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Progressive lawmakers call on CMS to cull companies with history of Medicare fraud from ACO REACH

At least 10 organizations with records of healthcare fraud and abuse participated in the direct contracting program last year despite CMS screening requirements, the letter said.

Healthcare Dive

Reporter Rebecca Pifer

More than 20 progressive lawmakers are raising concerns about ACO REACH in a new letter to the CMS, arguing the model gives insurers with a history of defrauding Medicare another toehold in the program and asking regulators to eject those entities from the alternative payment model.

ACO REACH, slated to begin in January, is a redesign of the direct contracting model called the Global and Professional Direct Contracting Model. It’s meant to tie traditional payments in Medicare to value and improve care coordination. Direct contracting entities from the original model are allowed to enroll as ACOs in REACH provided they meet the new requirements, and the majority are expected to stay on as the program swells from 99 participants in 2022 to as many as 202 currently planned in 2023.

At least 10 of those organizations have records of healthcare fraud, abuse and lawbreaking prior to 2021, but might still be allowed to transition into ACO REACH, according to the letter.

“Given our concerns, we ask that CMS closely examine the participants in the ACO REACH program, including those transitioning from the GPDC program, and take action to prevent those with histories of fraud and abuse from participating in the newly designed program in 2023,” the lawmakers, led by Sen. Elizabeth Warren, D-Mass., and Rep. Pramila Jayapal, D-Wash., wrote.

The direct contracting program, which allows private and for-profit entities to assume full or partial risk to manage patient care in traditional Medicare, has proved controversial. Single-payer advocates and progressive Democrats have called the model a veiled effort to privatize the Medicare fee-for-service program. However, providers and ACO groups have argued that criticisms of privitization aren’t based on facts and that direct contracting allows physicians to better provide team-based, preventative care.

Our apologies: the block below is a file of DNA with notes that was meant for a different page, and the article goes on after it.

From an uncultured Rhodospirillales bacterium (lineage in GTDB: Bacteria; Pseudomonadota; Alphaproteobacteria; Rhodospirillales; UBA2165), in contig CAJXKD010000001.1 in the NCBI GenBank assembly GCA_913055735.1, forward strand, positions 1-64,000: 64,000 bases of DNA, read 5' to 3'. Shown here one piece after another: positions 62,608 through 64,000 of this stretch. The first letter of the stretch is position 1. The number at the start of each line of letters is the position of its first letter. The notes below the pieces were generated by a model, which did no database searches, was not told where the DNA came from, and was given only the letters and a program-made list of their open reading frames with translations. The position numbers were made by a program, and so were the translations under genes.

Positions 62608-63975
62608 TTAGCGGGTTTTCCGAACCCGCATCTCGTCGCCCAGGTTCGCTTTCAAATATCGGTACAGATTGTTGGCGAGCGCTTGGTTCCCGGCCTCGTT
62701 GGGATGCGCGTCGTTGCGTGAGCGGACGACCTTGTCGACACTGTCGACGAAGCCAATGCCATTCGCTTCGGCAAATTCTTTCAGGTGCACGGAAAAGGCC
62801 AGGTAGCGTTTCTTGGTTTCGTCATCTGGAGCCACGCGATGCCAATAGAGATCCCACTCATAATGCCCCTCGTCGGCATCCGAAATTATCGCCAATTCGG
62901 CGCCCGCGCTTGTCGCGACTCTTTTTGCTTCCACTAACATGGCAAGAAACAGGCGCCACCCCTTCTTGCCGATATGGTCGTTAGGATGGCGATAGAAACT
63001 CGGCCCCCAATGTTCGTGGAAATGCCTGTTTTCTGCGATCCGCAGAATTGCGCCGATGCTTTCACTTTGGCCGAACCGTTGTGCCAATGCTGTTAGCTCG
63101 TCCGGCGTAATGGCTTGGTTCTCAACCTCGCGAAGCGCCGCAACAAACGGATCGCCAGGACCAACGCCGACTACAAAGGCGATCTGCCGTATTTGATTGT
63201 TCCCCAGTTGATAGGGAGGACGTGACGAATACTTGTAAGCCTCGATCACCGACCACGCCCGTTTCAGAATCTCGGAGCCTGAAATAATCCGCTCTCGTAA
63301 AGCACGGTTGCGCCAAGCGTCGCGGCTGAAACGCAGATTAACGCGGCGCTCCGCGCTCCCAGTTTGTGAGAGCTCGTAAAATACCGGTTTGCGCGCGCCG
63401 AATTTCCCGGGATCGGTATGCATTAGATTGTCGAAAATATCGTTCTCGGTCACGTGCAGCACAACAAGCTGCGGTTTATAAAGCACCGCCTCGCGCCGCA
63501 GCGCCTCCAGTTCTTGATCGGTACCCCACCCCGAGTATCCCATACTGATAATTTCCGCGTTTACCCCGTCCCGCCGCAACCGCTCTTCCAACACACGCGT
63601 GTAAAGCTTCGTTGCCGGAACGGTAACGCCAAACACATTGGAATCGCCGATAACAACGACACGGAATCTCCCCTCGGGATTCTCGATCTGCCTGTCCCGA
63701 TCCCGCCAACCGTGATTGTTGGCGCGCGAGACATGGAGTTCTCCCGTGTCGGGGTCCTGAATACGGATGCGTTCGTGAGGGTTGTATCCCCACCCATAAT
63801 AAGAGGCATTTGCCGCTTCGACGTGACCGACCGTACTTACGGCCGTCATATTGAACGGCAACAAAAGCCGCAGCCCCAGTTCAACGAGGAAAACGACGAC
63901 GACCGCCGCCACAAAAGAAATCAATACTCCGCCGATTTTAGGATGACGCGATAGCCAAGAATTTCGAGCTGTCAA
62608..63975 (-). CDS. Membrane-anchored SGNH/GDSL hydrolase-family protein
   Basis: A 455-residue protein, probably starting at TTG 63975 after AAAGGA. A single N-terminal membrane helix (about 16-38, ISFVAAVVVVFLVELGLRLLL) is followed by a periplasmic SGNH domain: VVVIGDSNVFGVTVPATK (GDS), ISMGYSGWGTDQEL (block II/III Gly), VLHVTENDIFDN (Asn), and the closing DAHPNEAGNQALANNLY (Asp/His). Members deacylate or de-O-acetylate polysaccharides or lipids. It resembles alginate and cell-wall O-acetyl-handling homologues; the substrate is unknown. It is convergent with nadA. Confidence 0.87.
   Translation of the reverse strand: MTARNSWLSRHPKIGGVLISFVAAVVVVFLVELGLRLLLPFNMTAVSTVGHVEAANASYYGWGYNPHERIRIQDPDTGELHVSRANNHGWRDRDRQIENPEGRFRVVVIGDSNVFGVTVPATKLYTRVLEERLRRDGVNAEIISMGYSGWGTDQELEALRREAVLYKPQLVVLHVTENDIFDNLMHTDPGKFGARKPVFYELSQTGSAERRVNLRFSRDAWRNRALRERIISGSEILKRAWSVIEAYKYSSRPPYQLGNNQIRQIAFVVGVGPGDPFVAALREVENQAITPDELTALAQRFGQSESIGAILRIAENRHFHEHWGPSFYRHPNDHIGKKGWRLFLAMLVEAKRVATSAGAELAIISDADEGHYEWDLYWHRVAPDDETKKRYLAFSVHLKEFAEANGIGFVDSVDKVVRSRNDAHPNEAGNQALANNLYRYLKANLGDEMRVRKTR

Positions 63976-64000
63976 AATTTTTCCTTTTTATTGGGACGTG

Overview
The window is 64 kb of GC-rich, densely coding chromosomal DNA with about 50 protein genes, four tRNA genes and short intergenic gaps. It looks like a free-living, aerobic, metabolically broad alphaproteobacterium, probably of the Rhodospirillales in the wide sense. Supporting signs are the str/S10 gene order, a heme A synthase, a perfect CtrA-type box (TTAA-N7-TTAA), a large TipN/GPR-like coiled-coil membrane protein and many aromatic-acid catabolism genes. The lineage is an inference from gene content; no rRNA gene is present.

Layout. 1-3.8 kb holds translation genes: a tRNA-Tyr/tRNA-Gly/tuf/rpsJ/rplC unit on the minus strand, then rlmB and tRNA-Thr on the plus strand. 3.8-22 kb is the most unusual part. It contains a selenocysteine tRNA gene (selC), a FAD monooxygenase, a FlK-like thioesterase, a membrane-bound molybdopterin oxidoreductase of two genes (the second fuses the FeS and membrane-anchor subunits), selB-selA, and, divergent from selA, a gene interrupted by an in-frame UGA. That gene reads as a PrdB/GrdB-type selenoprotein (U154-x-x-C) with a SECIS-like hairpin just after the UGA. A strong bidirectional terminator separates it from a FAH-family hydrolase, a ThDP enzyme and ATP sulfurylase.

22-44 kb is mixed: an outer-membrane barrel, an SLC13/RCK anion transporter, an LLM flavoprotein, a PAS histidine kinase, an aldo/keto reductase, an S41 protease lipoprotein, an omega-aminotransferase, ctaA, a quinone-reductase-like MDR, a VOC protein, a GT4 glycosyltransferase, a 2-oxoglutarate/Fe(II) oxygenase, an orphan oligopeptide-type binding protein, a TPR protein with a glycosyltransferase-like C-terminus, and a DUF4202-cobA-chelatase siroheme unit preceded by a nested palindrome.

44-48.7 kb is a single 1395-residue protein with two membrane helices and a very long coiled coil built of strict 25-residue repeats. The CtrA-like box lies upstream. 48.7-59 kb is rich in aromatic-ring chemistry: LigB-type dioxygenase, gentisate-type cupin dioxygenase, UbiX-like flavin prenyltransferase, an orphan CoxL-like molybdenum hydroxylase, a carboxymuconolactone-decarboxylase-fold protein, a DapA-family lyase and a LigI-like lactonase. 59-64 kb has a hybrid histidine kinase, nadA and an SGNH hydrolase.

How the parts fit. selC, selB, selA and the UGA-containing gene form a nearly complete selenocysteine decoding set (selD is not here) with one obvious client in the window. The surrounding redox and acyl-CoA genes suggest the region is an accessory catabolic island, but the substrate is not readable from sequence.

Following the controversy, the CMS announced in February it was retaining the model with some fundamental changes and a new name: the Accountable Care Organization Realizing Equity, Access, and Community Health Model. Among other tweaks, ACO REACH has a stronger focus on health equity and provider governance.

However, the CMS did not bar companies that include private equity investors or other profit-seeking entities from participating — a key criticism levied by the program’s detractors and one re-upped by the legislators in the letter. As a result of such organizations’ participation, ACO REACH poses a “significant threat” to traditional Medicare by “extending the reach of many of the same bad actors that have driven tens of billions in excess costs in Medicare Advantage,” the lawmakers argued.

The review of DCEs was conducted by Physicians for a National Health Program, an adversary of the direct contracting model. It found at least 10 organizations with a history of defrauding government programs, including Medicare, were accepted into direct contracting despite the CMS’ screening requirements.

Those organizations include Centene, the parent company to three DCEs operating in 27 states, which paid over $97 million last year to setting allegations that it overbilled the Department of Veterans Affairs. In addition, its pharmacy benefit manager has faced allegations from multiple state Medicaid programs over overcharging, leading to settlements last year with seven states totaling more than $260 million.

Meanwhile, nonprofit Sutter Health operated a DCE while it settled with the government for $90 million last year for MA fraud. The integrated system also settled allegations of price gouging and anticompetitive practices in Medicare for $575 million in 2019.

Other organizations that operate DCEs called out for past abuse of Medicare include Clover Health, AdventHealth, Humana, Vively Health, Cigna, Bright Health and Nivano Physicians.

“We respectfully ask the agency to reevaluate the decision to allow these DCEs to participate in the program,” the lawmakers wrote to CMS Administrator Chiquita Brooks-LaSure.

CMS did not respond by time of publication to questions on its model screening processes and whether it planned to reconsider the companies’ participation in REACH.

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It's about time!

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